Ikhil Falikman

Ikhil (Iekhiel) Falikman (1911–1977) was a Yiddish writer.

Ikhil Falikman was born in the town of Liubar, then Volyn Province (today’s Zhytomyr region). He graduated from a seven-grade school and an art college in Kyiv (1931). He debuted in literature with the novel Steps are Crumbling (1931). Falikman was one of the first migrants to the Jewish Autonomous Oblast. In 1932–1934, he worked there in the local Yiddish press. His impressions of life in the Far East were the basis of the 1937 book Among the Hills (1937). His novels of the pre-World War II period made his book Early Spring (1940).

During World War II, Ikhil Falikman served in the Red Army, worked for the front press, and also continued writing Yiddish prose. The events of those years reflected in his books Love on Fire (1943) and People of My Country (1945). After the war, Ikhil Falikman wrote the novels Light Comes from the East (1948) and  Black Wind (1968). In 1952, Falikman graduated from the correspondence department of Kyiv Pedagogical Institute. During the 1960–70s, Ikhil Falikman was a member of the editorial board and a full-time author of the magazine Sovetish Heymland. He died in Kyiv in 1977.

The archive holds manuscripts of Ikhil Falikman’s writings, as well as letters, photos, and documents (overall around 1,090 units of storage). 

Some of the works from the archive were printed during the author’s lifetime (The Damned Are Taking Up Arms, Light Comes from the East, Black Wind). However, considering the “traditions” of  Soviet editing, we can assume that these writings went through both editing and censorship. Therefore, it would be useful to carry out a study of the author’s manuscripts and compare them to the published texts. Moreover, it is highly probable that a part of the works from the archive was not printed while Falikman was alive.

Hence, Falikman’s manuscripts are waiting for curious researchers. Besides literary scholars who explore the development of Yiddish prose in the Soviet Union, the author’s literary legacy can be interesting for analysts of the history of World War II and the Holocaust. That is because Ikhil Falikman was among the first writers who provided an example of artistic reflection on and conceptualisation of the Shoah.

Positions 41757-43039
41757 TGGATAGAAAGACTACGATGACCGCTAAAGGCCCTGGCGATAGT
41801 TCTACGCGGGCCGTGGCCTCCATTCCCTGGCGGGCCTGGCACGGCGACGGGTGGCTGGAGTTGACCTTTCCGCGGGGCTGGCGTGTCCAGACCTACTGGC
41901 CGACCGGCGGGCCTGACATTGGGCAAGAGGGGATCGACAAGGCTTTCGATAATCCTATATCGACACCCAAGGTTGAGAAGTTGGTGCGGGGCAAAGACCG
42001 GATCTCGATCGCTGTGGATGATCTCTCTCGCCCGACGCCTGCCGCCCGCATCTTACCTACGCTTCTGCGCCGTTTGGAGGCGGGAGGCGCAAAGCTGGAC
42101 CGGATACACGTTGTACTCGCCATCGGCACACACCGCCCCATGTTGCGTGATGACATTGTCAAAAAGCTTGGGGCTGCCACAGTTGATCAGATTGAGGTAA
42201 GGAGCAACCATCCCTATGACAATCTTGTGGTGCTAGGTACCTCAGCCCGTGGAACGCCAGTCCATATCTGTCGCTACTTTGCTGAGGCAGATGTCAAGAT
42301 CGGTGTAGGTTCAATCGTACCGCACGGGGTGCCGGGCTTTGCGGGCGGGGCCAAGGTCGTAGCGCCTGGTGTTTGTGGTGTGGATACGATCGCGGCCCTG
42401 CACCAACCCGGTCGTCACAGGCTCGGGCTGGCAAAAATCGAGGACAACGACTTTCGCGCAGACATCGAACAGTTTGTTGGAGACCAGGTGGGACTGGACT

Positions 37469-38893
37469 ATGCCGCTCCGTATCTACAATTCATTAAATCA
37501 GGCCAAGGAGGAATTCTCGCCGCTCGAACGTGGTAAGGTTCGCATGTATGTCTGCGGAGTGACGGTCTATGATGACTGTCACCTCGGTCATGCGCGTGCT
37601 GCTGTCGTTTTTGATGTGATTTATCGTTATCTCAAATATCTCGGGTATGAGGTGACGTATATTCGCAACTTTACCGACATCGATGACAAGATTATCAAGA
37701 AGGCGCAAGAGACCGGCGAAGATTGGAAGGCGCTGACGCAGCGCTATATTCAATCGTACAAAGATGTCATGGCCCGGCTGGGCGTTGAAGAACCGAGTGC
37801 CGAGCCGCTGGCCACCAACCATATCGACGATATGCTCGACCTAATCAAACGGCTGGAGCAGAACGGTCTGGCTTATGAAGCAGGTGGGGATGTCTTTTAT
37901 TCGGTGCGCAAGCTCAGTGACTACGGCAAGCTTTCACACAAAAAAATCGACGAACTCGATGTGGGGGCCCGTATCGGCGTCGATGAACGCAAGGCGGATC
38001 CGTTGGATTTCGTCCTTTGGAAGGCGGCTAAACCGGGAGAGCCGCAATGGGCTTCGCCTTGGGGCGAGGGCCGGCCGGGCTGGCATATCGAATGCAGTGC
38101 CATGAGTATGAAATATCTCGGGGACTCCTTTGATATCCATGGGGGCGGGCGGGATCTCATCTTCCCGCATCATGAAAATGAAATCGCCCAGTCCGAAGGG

Novels: The Damned Are Taking Up Arms /די פארורטיילטע נעמע געווער/ (Yiddish and Russian, 1944–1962), The Soldier /ס לדאט/ (Yiddish, no date), Black Wind /דער שווארצער ווינט/ (Yiddish, fragment, 1968), Light Comes from the East /די ש קומט פו מיזרע. די פארורטיילטע נעמע געווער/ (Yiddish, no date), In the Petersburg Editorial Office /אי פעטערבורגער רעדאקציע/ (Yiddish, no date), The Road through the Forest (Russian, 1966–1967), Quiet Water (Russian, 1966–1967), The Soldier /ס לדאט/ (Yiddish, 1948).

The archive also holds a fragment of a big unknown prose writing in Yiddish (98 pages). This manuscript requires a thorough analysis of translators and literary scholars.

Novellas: Bitter Hunting /דער ביטערער י דער/ (Yiddish, 1966–1967), Horpynka (Ukrainian and Russian, no date), Thorns /שטעכלקעס/ (Yiddish, no date), Latin /לאטיי/ (Yiddish, 1972), Mother’s Fairy Tales /דער מאמעס מייסעס/ (Yiddish, no date), The Memorial Board /די מעמ ריאל ברעט/ (Yiddish, no date), and others. Overall, there are more than 30 novellas. Some works are in multiple versions.

Articles and reviews. Literary scholars can be interested in Ikhil Falikman’s critical articles and reviews: Death Caused by Poetry /דיכטער טויט פו א/ (Yiddish, no date), On the Creations of A. L. Katsev (Russian, 1973), On the Creations of Lizen A. M. (Russian, 1973), and others (six manuscripts overall).

Correspondence. The archive holds about 950 letters, postcards, and telegrams of 1943–1989. Quite a lot of them are in Yiddish (around 320), Russian (around 600), and Ukrainian (around 30).

Since many letters are in envelopes, we can determine almost all Ikhil Falikman’s correspondents. They were family members, friends, writers, colleagues, publishers, and editors. Among the famous senders were the writers Khaskel Tabachnykov, Riva Rubina, Matvii Talalaievsky, Natan Zabara, Leonid Vysheslavsky, Oleksandr Kovinka, Moisei Teif, Note Lurie, chief editor of the magazine Sovetish Heimland Aron Verhelis, editor of the newspaper Birobidzhaner Shtern Boris Miller, and literary scholar Hirsh Remenyk. Ikhil Falikman’s letters to his wife Dora Khaikina and sons Samuil and Dmytro are also present in the archive. 

The letter collection requires a detailed study. Such a study would help trace the evolution of the 1960–70s literary process in the Soviet Union and recreate the picture of the cultural life of Jewish creative intelligentsia.

Documents. Historians and documentalists can be interested in such Ikhil Falikman’s papers as his Guards Captain identity card (1943), the license issued by the People’s Commissariat of Railways (1945), diploma of Kyiv State Teacher’s Institute (1949), employment record book (1950), trade union card (1961), and others. Overall, there are around 20 documents of 1943–1975. 

Personal belongings. A piece of the chandelier that major Ikhil Falikman picked in May 1945 from the floor of Hitler’s study in Berlin is a fascinating exhibit. The collection also includes Falikman’s pencil drawing Lenin’s Portrait (1948).